Once you get to Sintra, it’s a short walk to the falls down some of the roads in Sintra. The walk to the falls was very enjoyable. When you arrive at the falls, it’s a small waterfall, but it is interesting to visit. There may be other waterfalls in Portugal that are more interesting to visit. This is a waterfall, though, that is in a popular location with many other attractions to visit.


  1. As I mentioned, we started out in Lisbon. Lisbon has what is called the Lisboa Card, which allows for unlimited travel on the subway/metro, bus, tram, and trains. We purchased the 72 hour option, and then use the metro to get to the train, and the train to get to Sintra.
  2. When you get off the train in Sintra, it will be helpful to use your GPS/smart phone to help navigate some of the winding roads.
  3. You’ll pass through the main square of Sintra, and then end up on N375 heading west. The waterfall will be on the left.

Accessibility: 10/10 (easy)
Height: 10′
Length of Hike: 1.2 miles round-trip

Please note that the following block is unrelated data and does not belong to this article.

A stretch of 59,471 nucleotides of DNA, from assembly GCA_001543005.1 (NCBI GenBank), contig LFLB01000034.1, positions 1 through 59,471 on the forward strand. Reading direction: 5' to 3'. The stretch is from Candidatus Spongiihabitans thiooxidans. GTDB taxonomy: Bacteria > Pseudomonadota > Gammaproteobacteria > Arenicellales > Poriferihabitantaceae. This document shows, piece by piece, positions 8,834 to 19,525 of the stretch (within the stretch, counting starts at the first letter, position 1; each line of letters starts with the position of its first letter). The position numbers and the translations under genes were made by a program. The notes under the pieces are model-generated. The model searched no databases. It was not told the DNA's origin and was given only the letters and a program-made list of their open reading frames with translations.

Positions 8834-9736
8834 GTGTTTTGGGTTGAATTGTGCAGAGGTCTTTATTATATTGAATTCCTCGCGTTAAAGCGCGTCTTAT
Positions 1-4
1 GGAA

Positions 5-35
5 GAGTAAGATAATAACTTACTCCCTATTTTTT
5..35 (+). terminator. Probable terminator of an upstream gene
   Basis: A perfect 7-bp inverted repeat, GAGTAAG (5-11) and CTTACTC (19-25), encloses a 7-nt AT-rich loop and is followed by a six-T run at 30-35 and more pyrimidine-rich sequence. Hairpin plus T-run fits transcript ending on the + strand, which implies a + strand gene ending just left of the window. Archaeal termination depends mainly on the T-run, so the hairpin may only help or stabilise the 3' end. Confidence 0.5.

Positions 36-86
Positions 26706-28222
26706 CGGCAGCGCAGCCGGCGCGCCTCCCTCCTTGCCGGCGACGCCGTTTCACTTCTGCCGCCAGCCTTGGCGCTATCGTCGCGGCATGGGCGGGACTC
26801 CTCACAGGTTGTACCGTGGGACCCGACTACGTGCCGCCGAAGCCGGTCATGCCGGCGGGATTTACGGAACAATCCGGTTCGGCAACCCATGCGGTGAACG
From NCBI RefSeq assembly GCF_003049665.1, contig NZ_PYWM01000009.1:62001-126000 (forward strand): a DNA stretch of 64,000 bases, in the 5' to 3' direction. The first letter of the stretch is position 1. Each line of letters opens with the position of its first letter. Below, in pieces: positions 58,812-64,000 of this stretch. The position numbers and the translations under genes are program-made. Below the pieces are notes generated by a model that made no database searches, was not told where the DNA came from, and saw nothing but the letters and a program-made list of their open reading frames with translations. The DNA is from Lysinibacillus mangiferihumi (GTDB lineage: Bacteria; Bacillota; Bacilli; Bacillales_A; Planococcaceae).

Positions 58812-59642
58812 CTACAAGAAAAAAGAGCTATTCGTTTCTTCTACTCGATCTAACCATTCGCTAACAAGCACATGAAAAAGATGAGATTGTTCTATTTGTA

Where in the World is Cascata de Pisões?

Skarvefossen, Norway

Off one of the main roads (or paved, traversable roads) in Norway, you can veer off on another paved road. I’m not exactly sure why the road exists, as I don’t remember there being much along this road except waterfalls. So it’s pretty cool this road will lead you to some pretty impressive waterfalls. The main one you’d probably focus on is Skjervsfossen, which is an impressive waterfall “separated” by the road. About 6 kilometers from Skjervsfossen is an easily missed waterfall that is about the same height, Skarvefossen.

Skarvefossen in May 2015

These are waterfalls that can be viewed from the car, and in many cases must be viewed from the car. When I visited in 2015, I don’t remember being able to stop and walk to either falls. It looks like now that might be possible for Skjervsfossen. For Skarvefossen, you just have to be on the lookout for the falls. If you’re driving downhill (east), Skarvefossen will be on the left. It’s almost 400′, so I’ll say it’s difficult to miss. I think I was able to stop on the road to take photos as this road wasn’t busy at all.

A few minutes after I photographed Skarvefossen, I have photos of other waterfalls that must be along the road (in the valley?). I’ve included them here, though I don’t know what their names are. One of them is a wispy falls and there many ribbons next to it. The other would probably be classified as a waterfall with a name, though sometimes with so many waterfalls, the “less impressive” ones don’t get the honor of a name.